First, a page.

Documenting yourself for a historical novel isn't easy. It takes some guts, lots of patience, and *organization*.
Guts, because you have to read lots and lots, about things you didn't know, or you thought you knew, but now are starting to realize you weren't even that close.
Patience because getting to the information isn't always easy. The further you go to the past, the hardest is getting reliable information. Any kind of useful information. Historical, archaeological, hoplological, cultural, linguistic, social . . . You name it, and I can show you what we don't know it's about 90% of what we think we could know about it, which will probably raise up to 99% once we dig a bit under the surface . . . Besides, once you have that information, you find that more is less, because your favourite historian of the time was, well, biased, and the next one gives completely different numbers, names, places or even events. What's right? What happened? Heh, that's where the fun really starts . . .
Organization because, well, you are dealing with zillions of facts, data, names, places, movements, situations, most of them unknown to you before the fact, and you must become *intimate* with them, or it won't work. *Organiçação* as the saying goes . . . *Get Things Done*? I wish I could . . . Anyway, complexity is my third agnomen (after Simius Excalibor, I am called Difficultas. OK, I am not, but you know how this works, right?), I'll manage . . . (I hope)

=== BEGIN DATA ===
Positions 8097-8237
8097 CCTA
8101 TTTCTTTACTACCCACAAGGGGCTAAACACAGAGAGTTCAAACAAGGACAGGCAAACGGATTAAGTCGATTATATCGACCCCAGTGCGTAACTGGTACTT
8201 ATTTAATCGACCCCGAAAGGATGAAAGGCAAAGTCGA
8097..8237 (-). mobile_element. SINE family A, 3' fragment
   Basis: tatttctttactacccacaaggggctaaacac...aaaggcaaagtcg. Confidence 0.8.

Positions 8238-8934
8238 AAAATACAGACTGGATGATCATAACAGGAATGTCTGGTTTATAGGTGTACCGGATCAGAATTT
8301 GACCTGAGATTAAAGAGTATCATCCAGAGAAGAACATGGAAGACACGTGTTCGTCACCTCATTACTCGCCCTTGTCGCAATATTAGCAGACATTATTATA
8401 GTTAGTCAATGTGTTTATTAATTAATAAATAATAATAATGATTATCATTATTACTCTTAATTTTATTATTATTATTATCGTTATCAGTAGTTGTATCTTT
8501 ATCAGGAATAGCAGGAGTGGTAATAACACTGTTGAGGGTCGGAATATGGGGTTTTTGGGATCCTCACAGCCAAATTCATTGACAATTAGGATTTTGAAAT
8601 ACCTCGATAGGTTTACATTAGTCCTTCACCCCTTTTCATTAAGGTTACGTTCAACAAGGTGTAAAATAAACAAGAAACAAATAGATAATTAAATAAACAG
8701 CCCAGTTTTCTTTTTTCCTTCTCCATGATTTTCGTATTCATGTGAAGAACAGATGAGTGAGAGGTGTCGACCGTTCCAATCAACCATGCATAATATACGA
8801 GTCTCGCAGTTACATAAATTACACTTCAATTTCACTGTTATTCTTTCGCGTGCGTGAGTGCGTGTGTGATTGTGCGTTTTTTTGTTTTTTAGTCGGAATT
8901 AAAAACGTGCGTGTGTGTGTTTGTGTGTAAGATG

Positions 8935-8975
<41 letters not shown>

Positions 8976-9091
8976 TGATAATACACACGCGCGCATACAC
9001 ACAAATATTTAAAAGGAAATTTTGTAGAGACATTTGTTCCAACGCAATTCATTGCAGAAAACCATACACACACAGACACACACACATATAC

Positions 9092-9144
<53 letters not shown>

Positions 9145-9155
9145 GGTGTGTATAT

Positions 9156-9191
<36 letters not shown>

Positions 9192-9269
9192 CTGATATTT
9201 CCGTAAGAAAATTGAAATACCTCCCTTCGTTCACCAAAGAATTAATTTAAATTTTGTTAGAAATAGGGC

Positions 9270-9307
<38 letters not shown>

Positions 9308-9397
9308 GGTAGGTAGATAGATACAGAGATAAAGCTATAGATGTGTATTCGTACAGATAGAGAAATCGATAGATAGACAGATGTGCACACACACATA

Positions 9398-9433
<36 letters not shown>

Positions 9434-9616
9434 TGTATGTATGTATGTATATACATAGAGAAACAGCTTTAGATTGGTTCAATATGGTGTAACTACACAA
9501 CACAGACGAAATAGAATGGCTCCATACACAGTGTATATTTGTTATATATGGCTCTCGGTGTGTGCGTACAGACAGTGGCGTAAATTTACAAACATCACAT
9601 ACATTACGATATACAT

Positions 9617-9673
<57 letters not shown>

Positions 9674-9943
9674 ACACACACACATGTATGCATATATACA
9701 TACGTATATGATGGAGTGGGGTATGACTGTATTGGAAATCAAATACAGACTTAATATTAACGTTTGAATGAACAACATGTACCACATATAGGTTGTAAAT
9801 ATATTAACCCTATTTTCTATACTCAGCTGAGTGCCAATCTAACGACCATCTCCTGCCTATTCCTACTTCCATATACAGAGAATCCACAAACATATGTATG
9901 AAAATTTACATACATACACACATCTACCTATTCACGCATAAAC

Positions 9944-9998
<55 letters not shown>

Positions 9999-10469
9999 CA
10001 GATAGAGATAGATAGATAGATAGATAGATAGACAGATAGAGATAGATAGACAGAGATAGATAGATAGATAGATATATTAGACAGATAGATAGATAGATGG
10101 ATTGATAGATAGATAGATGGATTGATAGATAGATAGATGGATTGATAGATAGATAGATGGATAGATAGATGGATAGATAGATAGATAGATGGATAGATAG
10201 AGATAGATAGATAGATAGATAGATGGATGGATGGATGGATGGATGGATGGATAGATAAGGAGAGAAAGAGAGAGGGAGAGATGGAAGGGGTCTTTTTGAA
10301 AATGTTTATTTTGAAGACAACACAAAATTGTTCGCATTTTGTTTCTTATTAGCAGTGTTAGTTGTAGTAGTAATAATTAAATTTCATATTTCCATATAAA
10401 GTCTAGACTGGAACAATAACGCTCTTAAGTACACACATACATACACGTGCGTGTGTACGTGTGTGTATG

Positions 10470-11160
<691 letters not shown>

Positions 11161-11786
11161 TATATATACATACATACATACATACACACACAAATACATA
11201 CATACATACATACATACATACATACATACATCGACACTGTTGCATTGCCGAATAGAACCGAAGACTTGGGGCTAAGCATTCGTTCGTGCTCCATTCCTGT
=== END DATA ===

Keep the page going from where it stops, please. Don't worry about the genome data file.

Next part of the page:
Lastly, it takes actually starting to write. Alaric? It will be in NaNoWriMo, next November. And I will finish it. I would like to. Not necessary (except for publication) but nice, nevertheless . . . It will be done, yeah.
*Bí go maith* (which is irish for "be good", now that's an official EU language, I can do a bit of a show of my habilities, ahem :-).